Updated: Jun 6, 2022
Assistive technology (AT) is an important consideration for any child with a disability.
In addition to the consideration needed at Individual Education Plan (IEP) meetings, assistive technology supports are a valuable resource when we are considering the provision of equitable access to grade level content.
For classroom teachers and others that support children with disabilities, it is vital to understanding what is available as an assistive technology tool. The bigger our tool box of resources, the greater impact we can have on equity of instruction.
What is assistive technology?
Assistive technology is a consideration for expressive language as well as for academic support. For the purpose of this article, we are focused on AT classroom tools; however, here is general information on AT for communication.
AT as a classroom tool is available to children with disabilities to build independence and to assist them in doing something they couldn't otherwise do.
There are 3 primary types of AT that may be considered as a classroom tool.
No tech: supports that only require the user's body with no need for batteries or electronics. These are usually readily available in the classroom.
Low tech: might be a simple electronic or a non-electronic object. These are usually readily available in the classroom.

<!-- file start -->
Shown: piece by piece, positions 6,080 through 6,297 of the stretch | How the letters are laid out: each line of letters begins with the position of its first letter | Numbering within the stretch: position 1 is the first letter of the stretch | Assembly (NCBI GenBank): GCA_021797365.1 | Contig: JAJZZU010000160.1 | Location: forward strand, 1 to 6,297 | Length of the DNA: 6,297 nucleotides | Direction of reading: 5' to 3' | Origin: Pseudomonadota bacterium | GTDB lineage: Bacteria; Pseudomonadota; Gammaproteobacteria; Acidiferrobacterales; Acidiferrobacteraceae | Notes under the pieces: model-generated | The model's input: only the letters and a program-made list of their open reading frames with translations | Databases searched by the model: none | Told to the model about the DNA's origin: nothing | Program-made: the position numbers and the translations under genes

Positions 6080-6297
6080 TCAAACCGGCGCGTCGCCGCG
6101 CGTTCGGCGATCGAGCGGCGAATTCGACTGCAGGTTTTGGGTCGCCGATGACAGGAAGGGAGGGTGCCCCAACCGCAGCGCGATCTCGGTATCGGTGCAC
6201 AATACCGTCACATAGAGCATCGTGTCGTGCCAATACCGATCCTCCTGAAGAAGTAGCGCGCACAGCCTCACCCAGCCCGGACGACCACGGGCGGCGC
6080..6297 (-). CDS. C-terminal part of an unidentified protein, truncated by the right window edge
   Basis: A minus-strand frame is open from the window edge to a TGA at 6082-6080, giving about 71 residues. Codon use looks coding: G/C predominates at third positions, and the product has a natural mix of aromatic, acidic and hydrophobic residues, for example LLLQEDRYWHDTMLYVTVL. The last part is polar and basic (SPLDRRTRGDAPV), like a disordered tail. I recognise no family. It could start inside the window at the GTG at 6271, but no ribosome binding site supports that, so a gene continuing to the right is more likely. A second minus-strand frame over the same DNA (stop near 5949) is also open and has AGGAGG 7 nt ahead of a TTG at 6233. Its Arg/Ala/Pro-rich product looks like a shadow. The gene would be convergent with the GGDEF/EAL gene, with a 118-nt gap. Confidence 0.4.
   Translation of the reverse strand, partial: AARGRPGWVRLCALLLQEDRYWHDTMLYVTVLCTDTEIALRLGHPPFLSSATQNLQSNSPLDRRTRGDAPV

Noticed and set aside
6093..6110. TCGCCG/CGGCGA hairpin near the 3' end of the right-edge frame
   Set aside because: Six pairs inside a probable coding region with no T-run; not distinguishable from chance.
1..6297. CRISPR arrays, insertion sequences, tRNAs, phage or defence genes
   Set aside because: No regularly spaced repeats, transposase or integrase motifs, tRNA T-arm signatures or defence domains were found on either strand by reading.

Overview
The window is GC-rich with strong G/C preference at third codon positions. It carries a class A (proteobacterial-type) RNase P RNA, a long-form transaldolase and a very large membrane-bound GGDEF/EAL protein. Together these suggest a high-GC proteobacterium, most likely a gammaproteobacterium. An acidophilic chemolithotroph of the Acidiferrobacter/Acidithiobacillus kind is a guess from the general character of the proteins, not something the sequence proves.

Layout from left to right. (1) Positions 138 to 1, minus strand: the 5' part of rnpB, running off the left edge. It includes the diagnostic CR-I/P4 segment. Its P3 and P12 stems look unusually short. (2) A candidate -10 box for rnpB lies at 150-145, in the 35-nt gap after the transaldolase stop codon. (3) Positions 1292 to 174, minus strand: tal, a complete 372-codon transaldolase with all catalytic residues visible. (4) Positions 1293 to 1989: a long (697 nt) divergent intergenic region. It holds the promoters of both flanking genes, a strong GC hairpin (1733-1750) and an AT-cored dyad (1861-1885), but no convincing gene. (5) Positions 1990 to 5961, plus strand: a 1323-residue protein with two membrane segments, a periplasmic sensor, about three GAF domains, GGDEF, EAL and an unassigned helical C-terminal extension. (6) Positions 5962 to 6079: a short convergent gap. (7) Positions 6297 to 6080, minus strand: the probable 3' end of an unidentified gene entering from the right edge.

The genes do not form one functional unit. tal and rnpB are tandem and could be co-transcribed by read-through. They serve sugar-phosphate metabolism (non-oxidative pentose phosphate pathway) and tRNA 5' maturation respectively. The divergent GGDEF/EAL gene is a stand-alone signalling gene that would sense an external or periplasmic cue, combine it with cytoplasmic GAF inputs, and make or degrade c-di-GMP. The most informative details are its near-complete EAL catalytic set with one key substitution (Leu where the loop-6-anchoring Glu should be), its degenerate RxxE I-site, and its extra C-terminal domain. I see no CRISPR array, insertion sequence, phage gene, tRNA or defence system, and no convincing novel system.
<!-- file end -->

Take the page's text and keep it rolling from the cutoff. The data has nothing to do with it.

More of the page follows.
High tech: are usually computers, tablets, or some other type of electronic device or accessory. These might not be readily available in the classroom.
When choosing the right AT support for a child, teachers must know the child's strengths and needs, consider the goals and objectives on the IEP, and get input from other service providers who work with the child. When the right supports are combined with good teaching, equity is possible!
AT is generally available for Reading, Writing and Typing, Spelling, Mathematics, and Learning and Focus. The list of available options for AT can be extensive; here is an example of no-tech, low-tech, and high-tech in each category.
no-tech: chapter outlines
low-tech: color transparency strips as reading rulers
high-tech: recorded books for children with print disabilities (Learning Ally, Bookshare)
Handwriting and Typing
no-tech: reduce far point or near copy work
low-tech: pencil grips or adaptive pencil holders
high-tech: adjustments to screen background, tint, or contrast, Microsoft learning tools
no-tech: explicit instruction in spelling patterns
low-tech: personal word walls or spelling dictionaries
high-tech: spell check tools on computer
no-tech: minimize number of equations on a page
low-tech: graph paper to help with number alignment
high-tech: talking calculator
Learning and Focus
no-tech: reminders to finish assignments by due date
low-tech: color-coded subject folders, sticky notes, highlighting tape
high-tech: work and assignments sent home via a drive, electronic organizers or checklists
Regardless of the type of AT classroom tools needed for a child, the most important idea to remember is the opportunity for equitable access to learning.
For additional information on AT classroom tools for engagement, independence, and equity, go to: www.inclusiveology.com